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I am using these two functions in order to rotate my objects in my three.js scenes

    // Rotate an object around an arbitrary axis in object space
    function rotateAroundObjectAxis(object, axis, radians) {
        rotationMatrix = new THREE.Matrix4();
        rotationMatrix.makeRotationAxis(axis.normalize(), radians);
        object.matrix.multiplySelf(rotationMatrix);  // post-multiply
        object.rotation.getRotationFromMatrix(object.matrix, object.scale);
        delete rotationMatrix;
    }

    // Rotate an object around an arbitrary axis in world space      
    function rotateAroundWorldAxis(object, axis, radians) {
        rotationMatrix = new THREE.Matrix4();
        rotationMatrix.makeRotationAxis(axis.normalize(), radians);
        rotationMatrix.multiplySelf(object.matrix);        // pre-multiply
        object.matrix = rotationMatrix;
        object.rotation.getRotationFromMatrix(object.matrix, object.scale);
        delete rotationMatrix;
    }

where rotationMatrix is a global variable. I am unexperienced with Javascript and web app development, but I talked to someone who seemed to convey to me that because sometimes I call these functions once a frame I should be concerned about the fact that it creates new objects each call. This has not given me problems so far, but should I be concerned that the garbage collector will not be able to keep up eventually? I understand that the delete keyword here unlike in C++ only deletes the reference. Does this help when I call it at the end of each function? Also is there anything I can do other than that to make this function more efficient so that it can be called as many times as possible without slowing things down or eventually making the browser take up too much memory.

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The delete does not help. Even if it did do what you think it does, it would only aid freeing a single matrix object slightly earlier. Unfortunately, it doesn't even do that: delete obj.attr indeed removes a reference, but delete var is invalid (accepted by some browsers, and may). See Understanding delete. Actually, because it is a global variable (why, by the way), it may work. But again, it does not help. –  delnan Jun 8 '12 at 12:17
    
try profiling with chrome dev tools –  Neil Jun 8 '12 at 13:40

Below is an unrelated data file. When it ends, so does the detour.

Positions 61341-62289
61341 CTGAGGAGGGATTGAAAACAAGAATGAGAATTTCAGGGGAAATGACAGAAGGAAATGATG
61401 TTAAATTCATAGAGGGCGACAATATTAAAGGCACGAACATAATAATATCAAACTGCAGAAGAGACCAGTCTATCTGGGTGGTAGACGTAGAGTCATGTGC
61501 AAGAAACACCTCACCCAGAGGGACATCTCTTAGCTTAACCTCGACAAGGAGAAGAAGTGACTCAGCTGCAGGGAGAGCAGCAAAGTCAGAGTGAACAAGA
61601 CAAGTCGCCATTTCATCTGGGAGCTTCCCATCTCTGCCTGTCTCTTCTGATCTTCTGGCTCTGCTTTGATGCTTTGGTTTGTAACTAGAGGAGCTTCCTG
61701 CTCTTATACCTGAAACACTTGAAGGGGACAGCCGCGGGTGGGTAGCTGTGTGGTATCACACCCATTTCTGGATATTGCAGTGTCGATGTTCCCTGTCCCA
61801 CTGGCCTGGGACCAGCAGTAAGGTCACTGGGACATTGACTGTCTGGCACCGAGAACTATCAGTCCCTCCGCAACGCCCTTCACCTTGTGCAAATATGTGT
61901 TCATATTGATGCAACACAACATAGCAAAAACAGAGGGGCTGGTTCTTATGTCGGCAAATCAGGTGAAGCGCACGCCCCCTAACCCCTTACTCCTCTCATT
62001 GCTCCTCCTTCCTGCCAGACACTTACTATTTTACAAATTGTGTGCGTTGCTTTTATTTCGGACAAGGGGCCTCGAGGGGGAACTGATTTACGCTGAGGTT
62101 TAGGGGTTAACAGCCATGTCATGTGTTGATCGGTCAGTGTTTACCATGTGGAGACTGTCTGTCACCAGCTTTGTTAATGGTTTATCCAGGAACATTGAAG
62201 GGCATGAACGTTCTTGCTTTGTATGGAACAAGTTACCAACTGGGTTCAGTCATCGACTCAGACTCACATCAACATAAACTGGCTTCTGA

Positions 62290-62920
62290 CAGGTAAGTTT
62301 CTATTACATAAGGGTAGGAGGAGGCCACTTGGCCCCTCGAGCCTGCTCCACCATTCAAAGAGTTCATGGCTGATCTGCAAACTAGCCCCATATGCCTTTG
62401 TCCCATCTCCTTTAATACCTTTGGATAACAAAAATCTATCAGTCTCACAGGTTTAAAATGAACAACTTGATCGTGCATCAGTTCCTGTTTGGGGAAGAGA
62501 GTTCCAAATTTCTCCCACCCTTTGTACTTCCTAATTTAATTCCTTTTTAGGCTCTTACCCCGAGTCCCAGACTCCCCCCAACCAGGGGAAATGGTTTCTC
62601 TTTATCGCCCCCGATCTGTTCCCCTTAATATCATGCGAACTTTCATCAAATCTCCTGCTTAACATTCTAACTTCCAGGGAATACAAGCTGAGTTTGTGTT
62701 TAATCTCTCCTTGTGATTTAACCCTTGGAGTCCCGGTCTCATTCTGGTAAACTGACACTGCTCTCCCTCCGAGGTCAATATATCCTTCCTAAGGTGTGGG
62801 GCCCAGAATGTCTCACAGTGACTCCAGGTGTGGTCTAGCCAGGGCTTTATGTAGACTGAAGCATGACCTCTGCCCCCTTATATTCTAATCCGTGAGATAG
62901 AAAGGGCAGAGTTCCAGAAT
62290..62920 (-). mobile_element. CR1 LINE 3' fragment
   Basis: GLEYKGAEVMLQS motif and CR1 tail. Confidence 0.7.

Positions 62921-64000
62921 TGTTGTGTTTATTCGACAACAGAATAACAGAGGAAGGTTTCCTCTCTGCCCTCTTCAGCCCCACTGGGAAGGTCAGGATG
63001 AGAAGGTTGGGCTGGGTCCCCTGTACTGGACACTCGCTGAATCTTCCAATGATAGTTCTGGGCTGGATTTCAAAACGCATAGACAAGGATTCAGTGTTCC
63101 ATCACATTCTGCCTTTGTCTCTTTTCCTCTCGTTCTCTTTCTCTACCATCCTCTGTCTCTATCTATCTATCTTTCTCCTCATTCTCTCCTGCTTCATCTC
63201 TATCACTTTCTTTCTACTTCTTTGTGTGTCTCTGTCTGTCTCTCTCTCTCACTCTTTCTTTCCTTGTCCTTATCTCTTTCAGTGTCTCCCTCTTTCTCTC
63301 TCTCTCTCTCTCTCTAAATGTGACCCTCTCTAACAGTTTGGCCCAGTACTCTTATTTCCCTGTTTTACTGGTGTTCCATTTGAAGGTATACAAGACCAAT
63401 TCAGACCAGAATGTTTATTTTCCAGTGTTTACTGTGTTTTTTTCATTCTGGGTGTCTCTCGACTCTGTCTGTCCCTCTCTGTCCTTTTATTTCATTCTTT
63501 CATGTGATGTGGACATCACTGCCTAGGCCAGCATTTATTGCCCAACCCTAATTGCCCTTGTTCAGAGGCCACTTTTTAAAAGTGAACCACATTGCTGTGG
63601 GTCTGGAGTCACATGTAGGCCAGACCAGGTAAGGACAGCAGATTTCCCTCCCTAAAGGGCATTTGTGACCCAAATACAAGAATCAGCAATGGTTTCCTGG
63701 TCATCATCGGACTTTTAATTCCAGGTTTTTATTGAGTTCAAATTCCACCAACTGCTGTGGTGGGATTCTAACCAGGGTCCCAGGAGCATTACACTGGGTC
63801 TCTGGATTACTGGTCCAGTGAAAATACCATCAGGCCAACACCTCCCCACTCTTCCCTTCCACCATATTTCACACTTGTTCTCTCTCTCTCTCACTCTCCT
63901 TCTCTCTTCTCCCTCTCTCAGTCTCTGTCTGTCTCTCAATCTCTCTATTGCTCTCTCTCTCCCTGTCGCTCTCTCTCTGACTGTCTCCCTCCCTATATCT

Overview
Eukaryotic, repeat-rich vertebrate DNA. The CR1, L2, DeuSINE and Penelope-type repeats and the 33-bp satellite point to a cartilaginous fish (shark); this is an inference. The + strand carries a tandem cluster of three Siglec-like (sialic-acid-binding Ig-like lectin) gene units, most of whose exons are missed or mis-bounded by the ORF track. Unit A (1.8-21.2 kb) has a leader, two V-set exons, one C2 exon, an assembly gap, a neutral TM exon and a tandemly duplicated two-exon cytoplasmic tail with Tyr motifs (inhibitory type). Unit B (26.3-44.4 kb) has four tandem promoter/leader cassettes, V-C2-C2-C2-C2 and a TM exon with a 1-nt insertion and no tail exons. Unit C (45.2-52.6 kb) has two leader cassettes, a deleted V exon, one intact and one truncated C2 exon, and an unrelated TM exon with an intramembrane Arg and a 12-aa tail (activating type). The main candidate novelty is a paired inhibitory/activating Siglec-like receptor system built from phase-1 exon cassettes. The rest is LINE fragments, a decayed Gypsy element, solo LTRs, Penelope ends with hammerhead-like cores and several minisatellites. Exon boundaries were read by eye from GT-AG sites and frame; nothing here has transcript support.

I would take the time and try to get some profiling done, but that's the thing. It runs fantastic in my demos at the moment. But all of them are self-contained not overly complex demos. I just was wondering if this would be usable in a game or if the rotations would have to be acheived some other way without instantiating a new rotation matrix each frame. –  Cory Gross Jun 8 '12 at 23:14
    
I did some profiling with the recording timeline features in the Chrome developer tools. It seemed to indicate that my memory fluxuated between 3.3MB and 5.2MB? It didn't seem to have any effect when I started to spin the cube using the matrix rotations. If I look in Task Manager though it seems that my tabs chrome thread is gaining memory usage by about 50K every second or so. Not sure if this is bad. –  Cory Gross Jun 9 '12 at 9:37
    
i commented on another of your answers, can you reuse the new THREE.Matrix4 instead of creating every time in your functions? –  Neil Jun 18 '12 at 21:58

1 Answer 1

up vote 0 down vote accepted

After fiddling with this a bit further I have learned a lot about how to use the Chrome Developer Tools. Also I have rewritten these functions to be what I feel could be slightly more efficient. I will have to see how it scales, but the profiling tools seem to show that these are a bit better on memory and the garbage collector.

The function for rotating in world space however requires a copy in order not to create a new matrix. In short if we do not create a new matrix each call, we cannot simply copy the reference, we must copy the matrix. Basically it comes down to whether or not this copy or the garbage collector overhead is going to be more expensive.

// Rotate an object around an arbitrary axis in object space
var rotObjectMatrix= new THREE.Matrix4();
function rotateAroundObjectAxis(object, axis, radians) {
    rotObjectMatrix.makeRotationAxis(axis.normalize(), radians);
    object.matrix.multiplySelf(rotObjectMatrix);      // post-multiply
    object.rotation.getRotationFromMatrix(object.matrix, object.scale);
}

var rotWorldMatrix = new THREE.Matrix4();
// Rotate an object around an arbitrary axis in world space       
function rotateAroundWorldAxis(object, axis, radians) {
    rotWorldMatrix.makeRotationAxis(axis.normalize(), radians);
    rotWorldMatrix.multiplySelf(object.matrix);        // pre-multiply
    object.matrix.copy(rotWorldMatrix);
    object.rotation.getRotationFromMatrix(object.matrix, object.scale);
}

I am not sure whether this will be better or not. I took these screenshots. This one was using the original functions and this one is with these new functions. Seems to suggest slightly better performance with the new ones. I'm not sure if I can notice a difference.

EDIT: I came up with a different function once I became aware of the updateMatrix function. This avoids the use of copying the entire matrix. Here is the new world rotation function:

/** Adds a rotation of rad to the obj's rotation about world's axis */
var rotWorldMatrix = new THREE.Matrix4();
function rotateWorldAxis(obj, axis, rad) {
    rotWorldMatrix.makeRotationAxis(axis.normalize(), rad);
    obj.updateMatrix();
    rotWorldMatrix.multiplySelf(obj.matrix); // pre-multiply
    obj.rotation.getRotationFromMatrix(rotWorldMatrix, obj.scale);
}
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